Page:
Well, read the text with me – Revelation 7:9-17.
This is a joy-filled passage. And so, I want you to be encouraged, and I also want it to encourage us to invite others – compel others – there’s room in heaven in the great multitude for you. I love you, and I want you to join me there. Here’s the outline of the text:
- The Great Multitude (9-10)
- The Praise of Heaven (11-12)
- The Identity of the Multitude (13-14)
- The Promises to the Multitude (15-17)
Look at verses 9 and 10. After these things – that is, after I saw the 144,000 sealed on earth, I looked and saw something else – behold, a great multitude which no one could count from every nation and all tribes and peoples and tongues, standing before the throne – that is, before God sitting on His throne – and before the Lamb, clothed in white robes, and palm branches were in their hands.
Now, some suggest this is the same group as the 144,000 – that that number represents the perfect number – remember, 12 times 12 times 1000 – God’s people sealed during the tribulation on earth, and now we see them in heaven. It may be, but I don’t think that’s quite right, even though held by many scholars I follow and respect. The differences are too great:
- The first group is on earth, the second is in heaven.
- The first are Jews from every tribe of the sons of Israel, the second is from every nation, tribe, people and tongue.
- The first is numbered – 144,000 – the second is innumerable, uncountable.
So then, who are these? We’ll see that in our third point. But at this point, we know this is a multitude so great, they cannot be counted. It’s not as if someone tried to count – 1,2,3 – hold still – no, from first glance, John knows that is too large to number.
Again, we see that they come from every people group around the world – every nation, tribe, people and tongue. And we perhaps remember what God said to Abraham when He called him way back in Genesis 12:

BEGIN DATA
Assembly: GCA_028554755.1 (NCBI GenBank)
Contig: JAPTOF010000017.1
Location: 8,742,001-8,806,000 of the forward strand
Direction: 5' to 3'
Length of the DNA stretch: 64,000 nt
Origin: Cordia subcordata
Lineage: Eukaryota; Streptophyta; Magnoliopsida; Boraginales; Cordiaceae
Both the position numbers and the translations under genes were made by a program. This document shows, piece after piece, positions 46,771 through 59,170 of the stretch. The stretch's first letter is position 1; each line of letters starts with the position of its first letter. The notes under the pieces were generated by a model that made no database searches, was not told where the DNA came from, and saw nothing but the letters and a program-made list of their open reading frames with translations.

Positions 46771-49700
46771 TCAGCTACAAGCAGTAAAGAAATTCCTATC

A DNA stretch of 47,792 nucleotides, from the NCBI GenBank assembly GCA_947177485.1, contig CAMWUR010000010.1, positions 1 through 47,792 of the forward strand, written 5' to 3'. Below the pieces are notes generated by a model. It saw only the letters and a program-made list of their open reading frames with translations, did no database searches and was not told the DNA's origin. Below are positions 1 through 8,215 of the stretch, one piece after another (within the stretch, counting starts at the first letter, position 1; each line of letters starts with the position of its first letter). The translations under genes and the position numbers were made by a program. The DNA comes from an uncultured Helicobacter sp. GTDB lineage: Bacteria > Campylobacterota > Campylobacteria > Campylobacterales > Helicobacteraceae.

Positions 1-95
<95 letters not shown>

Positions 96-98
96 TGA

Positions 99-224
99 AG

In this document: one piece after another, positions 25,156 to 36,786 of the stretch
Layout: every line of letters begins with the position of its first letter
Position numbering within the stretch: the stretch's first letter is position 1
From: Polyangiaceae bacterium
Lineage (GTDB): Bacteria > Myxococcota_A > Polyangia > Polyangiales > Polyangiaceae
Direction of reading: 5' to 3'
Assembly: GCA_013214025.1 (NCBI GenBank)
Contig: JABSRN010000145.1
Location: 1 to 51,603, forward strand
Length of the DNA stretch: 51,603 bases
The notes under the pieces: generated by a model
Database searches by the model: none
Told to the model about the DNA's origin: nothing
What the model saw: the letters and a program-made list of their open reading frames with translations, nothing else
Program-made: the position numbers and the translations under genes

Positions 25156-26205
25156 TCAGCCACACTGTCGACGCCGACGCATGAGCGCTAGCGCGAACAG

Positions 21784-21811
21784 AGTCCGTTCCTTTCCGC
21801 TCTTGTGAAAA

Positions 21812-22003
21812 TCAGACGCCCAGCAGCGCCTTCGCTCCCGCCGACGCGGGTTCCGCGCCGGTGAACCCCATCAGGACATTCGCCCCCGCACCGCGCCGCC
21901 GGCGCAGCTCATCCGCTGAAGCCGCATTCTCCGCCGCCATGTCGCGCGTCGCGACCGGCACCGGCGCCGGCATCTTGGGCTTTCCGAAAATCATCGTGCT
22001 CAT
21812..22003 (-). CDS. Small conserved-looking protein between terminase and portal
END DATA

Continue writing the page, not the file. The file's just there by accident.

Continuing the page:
1 Now the Lord said to Abram,
“Go forth from your country,
And from your relatives
And from your father’s house,
To the land which I will show you;
2 And I will make you a great nation,
And I will bless you,
And make your name great;
And so you shall be a blessing;
3 And I will bless those who bless you,
And the one who curses you I will curse.
And in you all the families of the earth will be blessed.”
Is this the fulfillment of that promise – that all the families of the earth will be blessed in Abraham? Absolutely. How? The Messiah came from Abraham, through Isaac and Jacob, through Judah and David – all the way to Jesus, the son of Mary – and more, the Son of God. God made the same promise to Isaac in Genesis 26, and to Jacob in Genesis 28. And don’t miss – I’ll make you into a great nation – we saw that at the beginning of Revelation 7 when 144,000 were sealed from the twelve tribes of the sons of Israel. Yes, there were millions more ethnic Jews, but at this point – 144,000 of them are sealed as followers of Jesus. And it is possible that they represent the perfect number of Jews to be saved.
As I noted last week – it’s so important we see this – chapter 6 and the sixth seal ended with this question from those in the caves and among the rocks pleading for the mountains and the rocks to fall on them and hide them from the wrath of God and the Lamb – they said, “for the great day of their wrath has come, and who is able to stand?” Chapter 7 is the answer to that question. Look at verse 9, and behold, a great multitude which no one could count was standing before the throne and before the Lamb. That’s who is able to stand.
Which again struck me in my study this week. All those who know Jesus and surrender to His Lordship and His gospel – they alone will stand before the throne and before the Lamb. The road is broad that leads to destruction, Jesus said, and many there be that find it. And the road to life is narrow, and few there be that find it. These are the only ones who will stand – the rest will hide. Who do you know that today would not so stand? Who have you intended to share the gospel with, or neglected to share the gospel with? Who will right now cry out for the mountains to fall on them? Tell them the good news of Jesus.
You say, I don’t know enough. You know what Jesus did for you. Share that with them. I don’t know all the answers to questions. That’s alright – tell them you’ll get back to them. What if they don’t believe? It’s not yours to make them believe – that’s God’s job. You do your job, share the good news, let God do His.